Here’s some pretty under-the-radar and really good news for Democrats from that Wisconsin Supreme Court election that Rebecca Dallet won so convincingly Tuesday. If you compare maps showing the county results of the 2012 presidential contest, the 2016 presidential race, and Dallet’s win over Michael Screnock, you’ll see that she won back the famous lost Obama-to-Trump voters—all of them and then some, in certain cases.
A few examples. In Grant County, a rural county over near Minnesota, Barack Obama got 56 percent, Donald Trump 51 percent, and Dallet 55 percent. In north-central Lincoln County, Obama nipped Romney 49-48, Trump clobbered Hillary Clinton 57-37, and Dallet actually outperformed ’12 Obama a little, winning 51-49. In Door County—that scraggly arm that juts up into Lake Michigan above Green Bay, famous for its cherries—Obama won 53-46, Trump won 49-46, and Dallet clubbed Screnock 62-38. And in Winnebago County, home to Oshkosh, Obama won 51-47, Trump won 50-42, and Dallet romped 57-43.
Trust me, I’m not plucking out the four out of 72 counties that make my case. This was the pattern across the state. There were of course deep red counties were Dallet didn’t perform well and navy blue counties where she romped, but in the counties that have swung back and forth, she mostly equaled or bettered Obama’s 2012 numbers and far outperformed Clinton.
Republicans really ought to look at that and worry. She won in exactly the kinds of places Democrats need to win this fall to bring out the brooms: suburban and exurban counties with working-class white voters. The fact that she outperformed Obama in a number of these counties sure looks like a sign of something big to come in those kinds of counties in Wisconsin and in other states outside the South where Democrats can gain ground.
When I last wrote about the midterms five weeks ago, it was on the heels of two special elections won by Democrats in New England districts that were basically Republican. If anything, Dallet’s win is even stronger evidence of a building wave. This isn’t New England—this is Wisconsin, where Democratic luck lately has been uniformly bad. And she won as a liberal by 12 points.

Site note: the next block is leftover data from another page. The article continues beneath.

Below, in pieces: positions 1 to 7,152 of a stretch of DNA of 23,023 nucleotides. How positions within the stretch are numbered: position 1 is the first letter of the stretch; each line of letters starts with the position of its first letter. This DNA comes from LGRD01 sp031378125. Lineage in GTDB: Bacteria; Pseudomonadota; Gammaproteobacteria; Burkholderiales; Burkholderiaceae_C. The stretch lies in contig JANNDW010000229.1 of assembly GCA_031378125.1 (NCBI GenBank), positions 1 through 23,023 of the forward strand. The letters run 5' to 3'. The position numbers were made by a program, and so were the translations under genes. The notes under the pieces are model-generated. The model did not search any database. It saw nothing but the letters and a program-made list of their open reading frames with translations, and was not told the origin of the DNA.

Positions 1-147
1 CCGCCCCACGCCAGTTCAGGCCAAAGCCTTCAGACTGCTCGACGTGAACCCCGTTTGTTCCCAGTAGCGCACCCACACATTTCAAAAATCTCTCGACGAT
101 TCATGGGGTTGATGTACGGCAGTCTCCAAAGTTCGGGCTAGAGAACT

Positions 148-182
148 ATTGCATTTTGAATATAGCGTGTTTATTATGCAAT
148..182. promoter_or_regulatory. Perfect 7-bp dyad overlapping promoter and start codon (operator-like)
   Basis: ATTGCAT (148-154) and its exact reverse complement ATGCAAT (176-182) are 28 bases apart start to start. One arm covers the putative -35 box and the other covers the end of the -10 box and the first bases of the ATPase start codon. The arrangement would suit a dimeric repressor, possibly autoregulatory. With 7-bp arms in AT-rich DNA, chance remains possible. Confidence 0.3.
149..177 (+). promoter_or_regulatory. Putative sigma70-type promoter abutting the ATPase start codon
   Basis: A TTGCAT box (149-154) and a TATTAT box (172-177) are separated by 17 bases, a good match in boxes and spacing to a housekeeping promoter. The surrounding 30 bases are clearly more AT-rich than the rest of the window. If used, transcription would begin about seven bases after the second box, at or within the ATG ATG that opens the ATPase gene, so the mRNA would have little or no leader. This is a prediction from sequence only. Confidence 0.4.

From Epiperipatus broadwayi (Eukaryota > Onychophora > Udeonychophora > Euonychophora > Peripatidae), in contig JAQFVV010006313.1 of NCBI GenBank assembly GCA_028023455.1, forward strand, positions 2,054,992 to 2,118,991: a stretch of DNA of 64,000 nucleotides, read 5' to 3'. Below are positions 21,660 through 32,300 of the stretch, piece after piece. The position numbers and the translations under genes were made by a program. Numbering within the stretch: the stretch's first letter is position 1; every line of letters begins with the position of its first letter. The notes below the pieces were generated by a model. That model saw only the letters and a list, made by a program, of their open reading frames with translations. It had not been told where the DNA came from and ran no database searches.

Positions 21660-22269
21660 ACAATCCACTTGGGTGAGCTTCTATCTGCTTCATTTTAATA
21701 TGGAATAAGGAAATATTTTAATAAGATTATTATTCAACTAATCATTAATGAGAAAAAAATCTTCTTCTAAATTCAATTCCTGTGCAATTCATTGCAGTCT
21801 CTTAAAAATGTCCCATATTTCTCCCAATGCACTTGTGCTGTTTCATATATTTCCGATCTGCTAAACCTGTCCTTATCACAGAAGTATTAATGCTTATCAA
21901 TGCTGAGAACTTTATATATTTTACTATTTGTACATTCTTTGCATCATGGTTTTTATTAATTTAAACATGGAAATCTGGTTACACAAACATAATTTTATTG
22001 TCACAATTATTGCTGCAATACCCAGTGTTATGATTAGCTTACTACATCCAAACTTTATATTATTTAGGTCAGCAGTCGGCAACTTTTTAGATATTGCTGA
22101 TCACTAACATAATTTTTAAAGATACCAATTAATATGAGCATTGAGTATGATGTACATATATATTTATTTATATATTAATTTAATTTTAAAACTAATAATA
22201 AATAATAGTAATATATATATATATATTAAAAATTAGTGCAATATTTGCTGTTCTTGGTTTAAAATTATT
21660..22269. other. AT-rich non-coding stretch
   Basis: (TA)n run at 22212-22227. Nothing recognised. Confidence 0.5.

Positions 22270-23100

So the indicators are looking way up—except for the indicators that aren’t. The main one of those is the famous generic ballot. Take a look. This goes all over the place. The Democrats are always ahead, which is to be expected when a Republican president has a low approval rating, but it jumps from about six to 14 points. And in general, the Democratic lead has gone down in the last month by about four points.
At the same time, Trump’s approval rating spikes and dives, too. This one is even harder to track. If you follow the POTUS Twitter feed, you’ve read that thanks to Rasmussen, Trump is at 50 percent. Right. And Laura Ingraham is more popular than David Hogg. In the real world, though, Trump is much closer to 40. Mind you even 40 is completely mystifying. I can see 30 percent of the country loving Trump, maybe a third.
The remaining 7 to 10 percent truly vex me. My best guess: They’re basically apolitical people who don’t find Trump appealing but also don’t find him especially repulsive, and are with him as long as the economy is strong and they’re doing fine. I want to shake these people, even more than the MAGAheads. What is the matter with you? Can’t you see that this man is gross and dishonest and corrupt and would sooner take a piss on the Constitution than try to read it? Is your own economic situation really the only thing that matters to you?
These people probably won’t vote in the midterms in large numbers—if all politics means to them is how it affects them personally, their ideological commitments are very shallow. But they matter anyway, because they’re keeping Trump within striking distance of somehow treading water on approval rating, and presidential approval rating is historically the most important indicator of how the midterm election will play out.
It’s possible, between now and November, that Trump’s numbers could improve, if the economy holds out. Jobs numbers are due out this morning. The smart people are expecting a number around 200,000 again, or more. Seven more months of that combined with no World War III and a little luck on the Mueller front could well have Trump at 46-46, or more realistically 44-48.
That is Trump’s best-case scenario. Then there are the worse scenarios. Those might not include recession or war, but they likely include more corruption (EPA chief Scott Pruitt is just one of several Trump agency heads who would be gone in any other administration), more unstable, non-genius-y behavior by the chief executive, and more revelations from Mueller. Who for example is George Nader? If you don’t yet know that name, you may want to familiarize yourself.
No—the odds are very slim that Trump is going to get any more popular between now and November. But the odds are also slim that he’ll drop down to 30, unless Mueller delivers some bombshell. So he’ll probably still be around 40.
In other words—not in a strong position, but not so far out of the game that it’s hopeless. And he will turn the midterms into a total culture war, worse even than the 2016 election. It’s the only thing he’s ever done with any success. It’s how he won, or “won,” and it’s the only mode he knows.
Democrats are going to have to be ready for this. But the track record so far is pretty hopeful. Roy Moore wanted a culture war. So did Screnock in his way, endorsing an ad by an independent group that tried to peg Dallet as soft on child molesters and that the victim’s family asked to be pulled off the air. That’s how it’s going to be all fall, all across the country. But it’s starting to look like Trump can only sell snake oil once, and America, or enough of it, is coming to its senses.